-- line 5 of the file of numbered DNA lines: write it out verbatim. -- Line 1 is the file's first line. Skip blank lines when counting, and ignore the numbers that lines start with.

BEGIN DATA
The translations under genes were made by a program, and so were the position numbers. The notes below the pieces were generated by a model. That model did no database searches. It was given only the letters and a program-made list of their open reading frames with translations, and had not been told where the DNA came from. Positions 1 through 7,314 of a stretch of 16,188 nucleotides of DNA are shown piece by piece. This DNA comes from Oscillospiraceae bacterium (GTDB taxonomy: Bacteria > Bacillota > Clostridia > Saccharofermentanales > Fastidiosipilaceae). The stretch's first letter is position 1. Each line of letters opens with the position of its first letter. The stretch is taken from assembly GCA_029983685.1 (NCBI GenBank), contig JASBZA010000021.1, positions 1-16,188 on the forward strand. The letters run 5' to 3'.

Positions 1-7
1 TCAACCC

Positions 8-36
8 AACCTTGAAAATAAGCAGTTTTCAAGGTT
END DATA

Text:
8 AACCTTGAAAATAAGCAGTTTTCAAGGTT